Every English merchant having cargo to load or discharge, must give due intimation thereof and hand particulars of the same to the Consul, who will immediately dispatch a recognised linguist of his own establishment to communicate the particulars to the Superintendent of Customs, that the goods may be duly examined and neither party subjected to loss. The English merchant must also have a properly qualified person on the spot to attend to his interests, when his goods are being examined for duty; otherwise, should there be complaints, these cannot be attended to.
Regarding such goods as are subject by the Tariff to an ad valorem duty, if the English merchant cannot agree with the Chinese officer on fixing a value, the each party shall call two or three Merchants to look at the goods, and the highest price, at which any of these Merchants would be willing to purchase, shall be assumed as the value of the goods.
To fix the tare on any article, such as tea: – if the English Merchant cannot agree with the Customhouse officer, then each party shall chose so many chests out of every hundred, which being first weighed in gross, shall afterwards be tared, and the average Tare upon these chests shall be assumed as the Tare upon the whole, and upon this principle shall the Tare be fixed upon all other goods in packages.
If there should still, be any disputed points which cannot be settled, the English Merchant may appeal to the Consul, who will communicate the particulars of the case to the Superintendent of the Customs, that it may be equitably arranged. But the appeal must be made on the same day, or it will not be regarded. While such points are still open, the Superintendent of Customs will delay to insert the same in his books, thus affording all opportunity that the merits of the case may be duly tried and sifted.
It is hereinbefore provided that every English vessel that enters anyone of the five Ports shall pay all Duties and Tonnage Dues before she be permitted to depart. The Superintendent of Customs will select certain shroffs, or banking establishments, of known stability, to whom he will give licences, authorising them to receive Duties from the English Merchants on behalf of Government, and the receipt of these Shroffs for any moneys paid them shall be considered as a Government Voucher. In the paying of these duties different kinds of foreign money may be made use of, but as foreign money is not of equal purity with sycee silver, the English Consuls appointed to the different ports will, according to time, place, and circumstances, arrange with the Superintendent of Customs at each, what coins may be taken in payment, and what percentage n1ay be necessary to make them equal to standard or pure silver.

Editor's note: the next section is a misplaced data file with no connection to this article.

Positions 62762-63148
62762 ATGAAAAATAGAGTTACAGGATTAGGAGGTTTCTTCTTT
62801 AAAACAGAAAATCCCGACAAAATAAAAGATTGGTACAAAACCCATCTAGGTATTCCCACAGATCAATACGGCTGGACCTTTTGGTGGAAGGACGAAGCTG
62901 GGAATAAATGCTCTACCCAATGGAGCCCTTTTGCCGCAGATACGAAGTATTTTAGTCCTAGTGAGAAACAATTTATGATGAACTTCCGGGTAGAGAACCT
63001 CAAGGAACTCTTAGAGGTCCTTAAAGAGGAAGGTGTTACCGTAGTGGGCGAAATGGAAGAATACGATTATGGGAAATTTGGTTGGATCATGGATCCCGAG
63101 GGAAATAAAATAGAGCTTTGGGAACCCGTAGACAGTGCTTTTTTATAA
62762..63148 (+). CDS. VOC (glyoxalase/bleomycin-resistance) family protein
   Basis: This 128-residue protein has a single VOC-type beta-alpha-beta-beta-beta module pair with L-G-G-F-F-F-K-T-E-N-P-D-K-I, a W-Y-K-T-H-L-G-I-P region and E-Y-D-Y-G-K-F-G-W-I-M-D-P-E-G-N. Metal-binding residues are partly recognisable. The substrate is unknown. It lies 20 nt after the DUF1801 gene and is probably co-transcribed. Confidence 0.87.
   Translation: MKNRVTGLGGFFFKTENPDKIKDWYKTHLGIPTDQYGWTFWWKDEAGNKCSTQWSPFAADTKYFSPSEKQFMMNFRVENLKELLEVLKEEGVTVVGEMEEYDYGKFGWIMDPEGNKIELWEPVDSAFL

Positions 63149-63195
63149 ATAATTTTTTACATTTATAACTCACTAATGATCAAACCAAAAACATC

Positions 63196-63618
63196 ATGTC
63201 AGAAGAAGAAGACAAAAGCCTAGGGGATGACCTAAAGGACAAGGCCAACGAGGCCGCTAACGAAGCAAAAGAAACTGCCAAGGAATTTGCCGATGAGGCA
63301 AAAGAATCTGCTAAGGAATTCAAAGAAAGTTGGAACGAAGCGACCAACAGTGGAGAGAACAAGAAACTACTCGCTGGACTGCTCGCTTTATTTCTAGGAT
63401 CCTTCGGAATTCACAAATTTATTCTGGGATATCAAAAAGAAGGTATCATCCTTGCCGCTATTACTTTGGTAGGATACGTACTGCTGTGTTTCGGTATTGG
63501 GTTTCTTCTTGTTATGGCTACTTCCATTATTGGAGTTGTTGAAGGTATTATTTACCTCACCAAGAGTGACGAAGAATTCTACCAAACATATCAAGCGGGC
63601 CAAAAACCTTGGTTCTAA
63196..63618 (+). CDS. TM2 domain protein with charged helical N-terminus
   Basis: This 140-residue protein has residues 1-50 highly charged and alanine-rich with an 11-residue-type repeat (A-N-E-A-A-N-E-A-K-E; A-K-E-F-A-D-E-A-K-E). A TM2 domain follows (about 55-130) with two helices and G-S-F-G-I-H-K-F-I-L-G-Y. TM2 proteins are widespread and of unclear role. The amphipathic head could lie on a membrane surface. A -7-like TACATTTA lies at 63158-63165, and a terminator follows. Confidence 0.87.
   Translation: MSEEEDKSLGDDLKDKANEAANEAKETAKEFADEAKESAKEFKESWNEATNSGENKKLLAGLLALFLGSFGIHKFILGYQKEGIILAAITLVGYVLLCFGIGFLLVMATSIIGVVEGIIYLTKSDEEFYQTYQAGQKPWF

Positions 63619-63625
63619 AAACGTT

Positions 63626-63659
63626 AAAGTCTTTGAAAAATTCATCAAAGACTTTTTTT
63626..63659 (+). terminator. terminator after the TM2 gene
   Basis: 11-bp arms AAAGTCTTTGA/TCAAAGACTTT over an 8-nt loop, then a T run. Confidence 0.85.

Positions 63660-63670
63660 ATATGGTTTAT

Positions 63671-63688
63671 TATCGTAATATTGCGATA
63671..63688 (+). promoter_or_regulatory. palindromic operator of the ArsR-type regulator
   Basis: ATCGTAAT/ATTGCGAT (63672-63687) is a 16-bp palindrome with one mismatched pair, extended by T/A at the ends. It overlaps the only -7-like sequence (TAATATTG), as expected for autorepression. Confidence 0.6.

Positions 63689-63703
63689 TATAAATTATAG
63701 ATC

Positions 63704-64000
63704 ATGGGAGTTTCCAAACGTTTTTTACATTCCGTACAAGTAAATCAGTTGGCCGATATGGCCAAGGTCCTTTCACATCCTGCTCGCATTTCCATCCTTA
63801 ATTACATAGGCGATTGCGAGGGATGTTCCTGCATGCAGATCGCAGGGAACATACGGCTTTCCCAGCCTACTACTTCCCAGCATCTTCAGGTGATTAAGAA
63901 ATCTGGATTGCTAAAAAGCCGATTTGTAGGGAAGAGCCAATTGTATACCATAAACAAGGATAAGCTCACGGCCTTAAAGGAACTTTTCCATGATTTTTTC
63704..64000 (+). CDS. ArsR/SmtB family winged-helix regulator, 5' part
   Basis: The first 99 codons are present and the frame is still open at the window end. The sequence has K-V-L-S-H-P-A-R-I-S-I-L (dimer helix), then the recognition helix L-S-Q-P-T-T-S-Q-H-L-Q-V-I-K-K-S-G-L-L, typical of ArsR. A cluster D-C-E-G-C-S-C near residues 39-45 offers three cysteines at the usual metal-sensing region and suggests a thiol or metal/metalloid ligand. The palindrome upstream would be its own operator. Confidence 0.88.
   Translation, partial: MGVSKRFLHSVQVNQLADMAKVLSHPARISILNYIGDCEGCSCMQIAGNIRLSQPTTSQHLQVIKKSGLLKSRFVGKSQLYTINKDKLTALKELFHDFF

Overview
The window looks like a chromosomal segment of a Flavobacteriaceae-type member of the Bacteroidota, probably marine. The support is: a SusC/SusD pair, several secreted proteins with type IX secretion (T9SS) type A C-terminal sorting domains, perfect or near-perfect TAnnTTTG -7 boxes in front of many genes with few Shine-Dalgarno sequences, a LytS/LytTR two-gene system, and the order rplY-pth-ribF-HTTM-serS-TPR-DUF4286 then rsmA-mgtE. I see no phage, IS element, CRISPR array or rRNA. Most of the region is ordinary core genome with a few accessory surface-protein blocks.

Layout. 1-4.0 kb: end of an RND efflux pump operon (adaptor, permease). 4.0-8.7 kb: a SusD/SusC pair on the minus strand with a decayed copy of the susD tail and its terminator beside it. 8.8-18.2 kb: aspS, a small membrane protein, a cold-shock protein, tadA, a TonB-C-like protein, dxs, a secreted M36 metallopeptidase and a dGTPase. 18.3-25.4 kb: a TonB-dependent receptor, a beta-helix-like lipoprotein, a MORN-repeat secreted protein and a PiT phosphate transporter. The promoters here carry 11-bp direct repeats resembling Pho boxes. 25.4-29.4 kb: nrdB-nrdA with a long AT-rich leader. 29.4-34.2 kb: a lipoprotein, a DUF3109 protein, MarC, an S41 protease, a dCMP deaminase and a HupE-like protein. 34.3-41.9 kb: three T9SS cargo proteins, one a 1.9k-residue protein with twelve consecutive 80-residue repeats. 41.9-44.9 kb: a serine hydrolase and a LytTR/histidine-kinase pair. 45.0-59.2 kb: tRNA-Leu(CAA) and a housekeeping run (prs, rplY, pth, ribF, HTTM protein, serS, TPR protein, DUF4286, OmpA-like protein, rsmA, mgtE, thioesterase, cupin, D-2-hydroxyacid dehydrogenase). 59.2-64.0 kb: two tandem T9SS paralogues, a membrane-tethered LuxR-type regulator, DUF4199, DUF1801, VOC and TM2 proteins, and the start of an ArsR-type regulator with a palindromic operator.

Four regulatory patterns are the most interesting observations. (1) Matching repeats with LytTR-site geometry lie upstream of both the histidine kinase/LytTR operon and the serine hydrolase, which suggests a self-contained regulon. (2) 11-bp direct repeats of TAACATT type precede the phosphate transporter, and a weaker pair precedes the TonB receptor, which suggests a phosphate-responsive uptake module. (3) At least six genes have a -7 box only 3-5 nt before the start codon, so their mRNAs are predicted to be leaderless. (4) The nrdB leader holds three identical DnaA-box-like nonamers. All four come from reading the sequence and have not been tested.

Sets of balance yards for the weighing of goods, of money weights, and of measures, prepared in exact conformity to those hitherto in use at the Custom House of Canton, and duly stamped and sealed in proof thereof, will be kept in possession of the Superintendent of Customs, and also at the British Consulate, at each of the five Ports, and these shall be the standards by which all duties shall be charged, and all sums paid to Government. In case or any dispute arising between British Merchants and Chinese Officers of Customs regarding the weights or measures of goods, reference shall be made to these standards, and disputes decided accordingly.
Whenever any English merchant shall have to load or discharge cargo, he may hire whatever kind of Lighter or Cargo-boat he pleases, and the sum to be paid for such boat can be settled between the parties themselves without the interference of Government. The number of these boats shall not be limited, nor shall a monopoly of them be granted to any parties. If any smuggling take place in them, the offenders will of course be punished according to law. Should any of these boat-people while engaged in conveying goods for English Merchants, fraudulently abscond with the property, the Chinese authorities will do their best to apprehend them; but at the same time, the English merchants must take every clue precaution for the safety of their goods.